Sunday, June 17, 2018

My Poppy: A Father's Day Post

I've tried many times to write about my Poppy since he passed away but nothing ever seemed quite right about the posts. It was either too emotional, not the right time or simply too difficult to finish the post. This is my 3rd Father's Day without him and I'm feeling like all the stars are aligning and an actual post might happen this time. I guess if you're reading this, it did! :)

I don't know if I could ever explain why I'm such a daddy's girl but I suspect I was from the very start because I can't remember a time when I wasn't. Even before my first memories of him, my Lovey Mom tells stories of him holding me as a toddler after he got home from work and she would admonish him not to give my fat, baby cheeks a whisker burn from kissing me and loving on me. Even after working a long shift he didn't mind giving me the attention my toddler self demanded. I know he was the first man I ever loved (and one of the only) and I know this was probably one of the reasons I announced at 4 years old that I was going to marry him. But, I don't want to get ahead of myself and the blog I want to write about him.

My Poppy was a family man to his core and his entire life was spent taking care of us and showing us how much we were loved. A dear friend of mine astutely understood my close relationship with my Poppy and would often inquire about him. Once he asked, "What kind of a guy does your dad see you with?" I quickly said, "A democrat." Thinking I was joking around he said, "I'm serious!" to which I responded, "So am I!" I was only half joking but politics was just one of the many things my Poppy and I were in almost complete agreement about. For years my Poppy would call and remind me about elections and to make sure I remembered to vote. I will be thinking of him this coming Tuesday as I make my way to exercise my right to vote in my state's primary election.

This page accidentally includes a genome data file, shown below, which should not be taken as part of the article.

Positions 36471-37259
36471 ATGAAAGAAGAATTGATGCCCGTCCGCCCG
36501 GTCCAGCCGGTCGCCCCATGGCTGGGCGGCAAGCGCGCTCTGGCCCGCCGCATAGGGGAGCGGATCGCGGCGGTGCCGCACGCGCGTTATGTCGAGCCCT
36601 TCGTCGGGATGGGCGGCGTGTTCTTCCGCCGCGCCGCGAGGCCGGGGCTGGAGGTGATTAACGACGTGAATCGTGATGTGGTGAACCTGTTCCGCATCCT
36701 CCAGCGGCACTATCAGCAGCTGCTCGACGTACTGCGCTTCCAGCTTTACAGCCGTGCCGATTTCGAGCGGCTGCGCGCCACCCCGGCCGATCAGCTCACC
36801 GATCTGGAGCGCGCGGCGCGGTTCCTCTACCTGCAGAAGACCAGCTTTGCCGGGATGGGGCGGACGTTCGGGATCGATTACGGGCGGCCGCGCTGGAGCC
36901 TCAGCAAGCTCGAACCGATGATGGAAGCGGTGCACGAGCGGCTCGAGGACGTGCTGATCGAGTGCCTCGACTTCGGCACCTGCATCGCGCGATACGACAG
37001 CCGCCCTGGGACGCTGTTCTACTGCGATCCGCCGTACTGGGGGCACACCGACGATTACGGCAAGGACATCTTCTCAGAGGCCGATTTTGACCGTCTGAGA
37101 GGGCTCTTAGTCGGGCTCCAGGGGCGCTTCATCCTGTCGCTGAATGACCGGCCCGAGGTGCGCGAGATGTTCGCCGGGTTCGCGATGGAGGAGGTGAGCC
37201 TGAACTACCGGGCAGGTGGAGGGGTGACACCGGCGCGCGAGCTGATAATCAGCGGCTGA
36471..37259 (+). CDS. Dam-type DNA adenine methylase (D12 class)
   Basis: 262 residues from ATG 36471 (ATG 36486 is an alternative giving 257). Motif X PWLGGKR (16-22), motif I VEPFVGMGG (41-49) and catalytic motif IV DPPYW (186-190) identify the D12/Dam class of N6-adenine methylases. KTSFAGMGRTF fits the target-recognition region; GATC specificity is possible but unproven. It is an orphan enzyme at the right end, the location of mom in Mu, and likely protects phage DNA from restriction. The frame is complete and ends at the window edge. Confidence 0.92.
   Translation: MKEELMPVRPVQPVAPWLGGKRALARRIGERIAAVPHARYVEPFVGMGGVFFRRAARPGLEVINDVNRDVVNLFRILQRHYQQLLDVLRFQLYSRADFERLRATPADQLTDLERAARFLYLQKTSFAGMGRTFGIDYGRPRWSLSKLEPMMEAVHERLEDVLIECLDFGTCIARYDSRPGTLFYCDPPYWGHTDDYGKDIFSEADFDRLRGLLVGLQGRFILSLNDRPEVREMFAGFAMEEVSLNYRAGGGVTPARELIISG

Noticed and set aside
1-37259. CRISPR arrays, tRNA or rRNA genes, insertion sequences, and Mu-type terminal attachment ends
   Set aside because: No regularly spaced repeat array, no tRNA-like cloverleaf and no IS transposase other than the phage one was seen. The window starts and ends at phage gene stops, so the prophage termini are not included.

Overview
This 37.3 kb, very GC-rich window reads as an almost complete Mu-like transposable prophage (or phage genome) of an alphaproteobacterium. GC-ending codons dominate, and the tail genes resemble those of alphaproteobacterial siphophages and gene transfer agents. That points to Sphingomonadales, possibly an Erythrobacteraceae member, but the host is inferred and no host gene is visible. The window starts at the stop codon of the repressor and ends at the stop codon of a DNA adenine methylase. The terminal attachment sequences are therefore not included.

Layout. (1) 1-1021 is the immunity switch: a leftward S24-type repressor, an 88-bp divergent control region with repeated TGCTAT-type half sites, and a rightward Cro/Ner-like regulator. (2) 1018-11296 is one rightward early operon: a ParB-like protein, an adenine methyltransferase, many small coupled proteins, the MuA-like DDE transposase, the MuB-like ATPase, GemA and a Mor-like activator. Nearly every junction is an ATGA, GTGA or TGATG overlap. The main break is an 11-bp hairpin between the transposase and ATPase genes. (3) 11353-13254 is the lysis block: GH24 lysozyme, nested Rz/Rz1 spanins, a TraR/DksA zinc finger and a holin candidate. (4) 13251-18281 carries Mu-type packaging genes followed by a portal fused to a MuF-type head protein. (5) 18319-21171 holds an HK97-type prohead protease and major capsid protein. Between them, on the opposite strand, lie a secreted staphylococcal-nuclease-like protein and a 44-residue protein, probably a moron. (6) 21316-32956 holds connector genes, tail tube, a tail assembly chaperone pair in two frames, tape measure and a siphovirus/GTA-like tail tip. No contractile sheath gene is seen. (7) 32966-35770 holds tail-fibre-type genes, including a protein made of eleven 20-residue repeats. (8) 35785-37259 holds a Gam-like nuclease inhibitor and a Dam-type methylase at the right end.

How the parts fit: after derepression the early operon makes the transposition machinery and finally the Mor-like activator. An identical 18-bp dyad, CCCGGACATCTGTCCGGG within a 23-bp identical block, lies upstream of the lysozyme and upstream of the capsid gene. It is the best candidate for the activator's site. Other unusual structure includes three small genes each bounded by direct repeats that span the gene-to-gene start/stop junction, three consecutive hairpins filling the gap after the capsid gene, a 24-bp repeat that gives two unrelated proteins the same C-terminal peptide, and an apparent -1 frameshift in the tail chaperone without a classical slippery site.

My Poppy couldn't stand to see any of us unhappy or hurt. Although he could gruffly bark orders and get our attention to get us back in line and behaving, he had NO stomach for discipline that would make us cry. That was left to my mother and when we were younger, our belief was that she was doing it to save us from his harsher punishment. As an adult, I smile to myself knowing the truth of his very tender heart.

As an infant/toddler/child, I was severely pigeon-toed and after being accepted as a patient at the Shriner's Children's Hospital, he was the parent who would make the trips with me up to St Louis to see my doctor while my mother stayed home with my siblings. For the first 5 years after I started to walk, I wore hip-to-toe leg braces all day and slept in a night splint (that's a pair of shoes with toes pointed "out" affixed to a metal bar to hold them in place). My memories of the braces and splint are vague and few considering how long I wore them but I have wonderfully vivid and fond memories of all the time spent traveling with him to my appointments.